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PPK

1433 posts in 1228 days


#5 posted 04-06-2018 02:44 PM


That makes a lot of sense, thanks. What s the difference between Lacquer and poly? Any reason why you used lacquer instead of poly?

- RedWoodworker

The chemical makeup is different. Poly cures by a chemical reaction with the air. It’s generally a little more tough, and more water resistant. Lacquer cures by the solvent evaporating. It’s (in my opinion) easier to apply. Both types of finishes have a lot of different types and variations and qualities. But sticking to the plain old Minwax Poly that you can buy from the big box stores is just fine. It’s a good product.

-- Pete

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patcollins

1687 posts in 3284 days


#6 posted 04-06-2018 03:09 PM

Some plastic/rubber items actually bond with paint when sat on them no matter how long the paint has dried/cured. This is called blocking.

I can see an alarm clock sticking to t he painted top if it does not have polycyilic over it.

View WyattCo's profile

WyattCo

93 posts in 523 days


#7 posted 04-06-2018 03:12 PM

Latex paint is soft even after full cure. It has always been a complaint on book shelves and the like where items with any significant weight sit, and sink into the paint, leaving an impression. On a night stand, a lamp, alarm clock, whatever, will leave impressions.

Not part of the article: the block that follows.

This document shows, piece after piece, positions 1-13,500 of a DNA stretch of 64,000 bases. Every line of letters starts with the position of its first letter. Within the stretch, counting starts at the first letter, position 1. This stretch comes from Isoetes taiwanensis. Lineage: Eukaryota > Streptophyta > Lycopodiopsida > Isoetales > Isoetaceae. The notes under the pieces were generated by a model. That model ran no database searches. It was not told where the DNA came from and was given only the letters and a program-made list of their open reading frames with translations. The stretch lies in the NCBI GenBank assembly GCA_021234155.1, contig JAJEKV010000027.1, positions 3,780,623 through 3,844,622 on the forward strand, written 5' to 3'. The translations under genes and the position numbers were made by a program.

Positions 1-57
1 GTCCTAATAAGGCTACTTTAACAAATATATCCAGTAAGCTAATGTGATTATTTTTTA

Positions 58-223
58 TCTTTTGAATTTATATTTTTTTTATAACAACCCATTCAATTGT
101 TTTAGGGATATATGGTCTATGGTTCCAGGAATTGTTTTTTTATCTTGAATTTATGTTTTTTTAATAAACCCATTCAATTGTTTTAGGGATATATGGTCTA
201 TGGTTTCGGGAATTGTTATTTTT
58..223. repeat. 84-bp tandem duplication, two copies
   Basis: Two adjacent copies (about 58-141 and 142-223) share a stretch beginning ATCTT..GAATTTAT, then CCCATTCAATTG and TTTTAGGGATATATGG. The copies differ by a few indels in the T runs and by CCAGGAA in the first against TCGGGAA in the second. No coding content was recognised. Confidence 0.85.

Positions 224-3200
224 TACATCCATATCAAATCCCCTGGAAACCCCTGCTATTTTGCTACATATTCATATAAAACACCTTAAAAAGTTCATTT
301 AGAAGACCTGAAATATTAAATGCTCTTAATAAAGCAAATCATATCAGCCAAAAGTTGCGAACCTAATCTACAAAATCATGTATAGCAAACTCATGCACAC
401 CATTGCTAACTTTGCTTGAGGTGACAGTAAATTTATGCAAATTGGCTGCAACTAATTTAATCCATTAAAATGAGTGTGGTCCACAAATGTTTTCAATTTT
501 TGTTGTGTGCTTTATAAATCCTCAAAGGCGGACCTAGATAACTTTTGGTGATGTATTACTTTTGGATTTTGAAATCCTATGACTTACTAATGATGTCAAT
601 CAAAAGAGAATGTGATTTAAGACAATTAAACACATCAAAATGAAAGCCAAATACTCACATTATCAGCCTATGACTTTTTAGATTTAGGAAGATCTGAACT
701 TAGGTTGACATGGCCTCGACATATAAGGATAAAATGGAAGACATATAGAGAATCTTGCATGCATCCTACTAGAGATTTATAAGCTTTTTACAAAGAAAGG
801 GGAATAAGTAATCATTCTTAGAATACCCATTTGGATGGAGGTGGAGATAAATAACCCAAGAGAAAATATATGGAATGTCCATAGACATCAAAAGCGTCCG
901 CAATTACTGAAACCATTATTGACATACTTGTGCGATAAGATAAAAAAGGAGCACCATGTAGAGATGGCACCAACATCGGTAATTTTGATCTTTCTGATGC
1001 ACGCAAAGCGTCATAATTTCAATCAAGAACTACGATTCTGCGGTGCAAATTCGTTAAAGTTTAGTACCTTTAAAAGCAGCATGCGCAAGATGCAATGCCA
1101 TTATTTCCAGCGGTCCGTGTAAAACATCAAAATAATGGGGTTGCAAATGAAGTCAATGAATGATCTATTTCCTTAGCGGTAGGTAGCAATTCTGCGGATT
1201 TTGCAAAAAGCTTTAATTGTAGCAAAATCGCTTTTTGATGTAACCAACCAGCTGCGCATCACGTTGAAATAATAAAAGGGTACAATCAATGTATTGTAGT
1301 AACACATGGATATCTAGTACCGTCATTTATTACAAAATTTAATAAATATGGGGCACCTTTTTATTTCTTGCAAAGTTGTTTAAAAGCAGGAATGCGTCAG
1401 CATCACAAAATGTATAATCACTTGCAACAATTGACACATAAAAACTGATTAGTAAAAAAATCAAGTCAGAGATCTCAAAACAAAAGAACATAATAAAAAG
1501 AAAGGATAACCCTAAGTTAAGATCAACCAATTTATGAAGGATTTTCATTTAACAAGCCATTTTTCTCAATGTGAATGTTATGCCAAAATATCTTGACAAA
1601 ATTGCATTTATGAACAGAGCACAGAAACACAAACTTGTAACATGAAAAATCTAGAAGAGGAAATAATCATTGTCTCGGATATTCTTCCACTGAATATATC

In your situation with the night stand, I do feel a top coating is recommended. If you’re going to use poly, use water based as it’s crystal clear and you can get the sheen to match your paint without effecting the color.

I typically use automotive carnauba wax (7 to 12 coats). It’s gets very, very hard and is easy to repair.

View bbasiaga's profile

bbasiaga

1243 posts in 2414 days


#8 posted 04-06-2018 04:22 PM


That makes a lot of sense, thanks. What s the difference between Lacquer and poly? Any reason why you used lacquer instead of poly?

- RedWoodworker

The chemical makeup is different. Poly cures by a chemical reaction with the air. It s generally a little more tough, and more water resistant. Lacquer cures by the solvent evaporating. It s (in my opinion) easier to apply. Both types of finishes have a lot of different types and variations and qualities. But sticking to the plain old Minwax Poly that you can buy from the big box stores is just fine. It s a good product.

- PPK

From a production standpoint, lacquer dries MUCH faster to a point where it can be recreated or handled. So you see it over poly a lot in production shops.

-- Part of engineering is to know when to put your calculator down and pick up your tools.

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TheFridge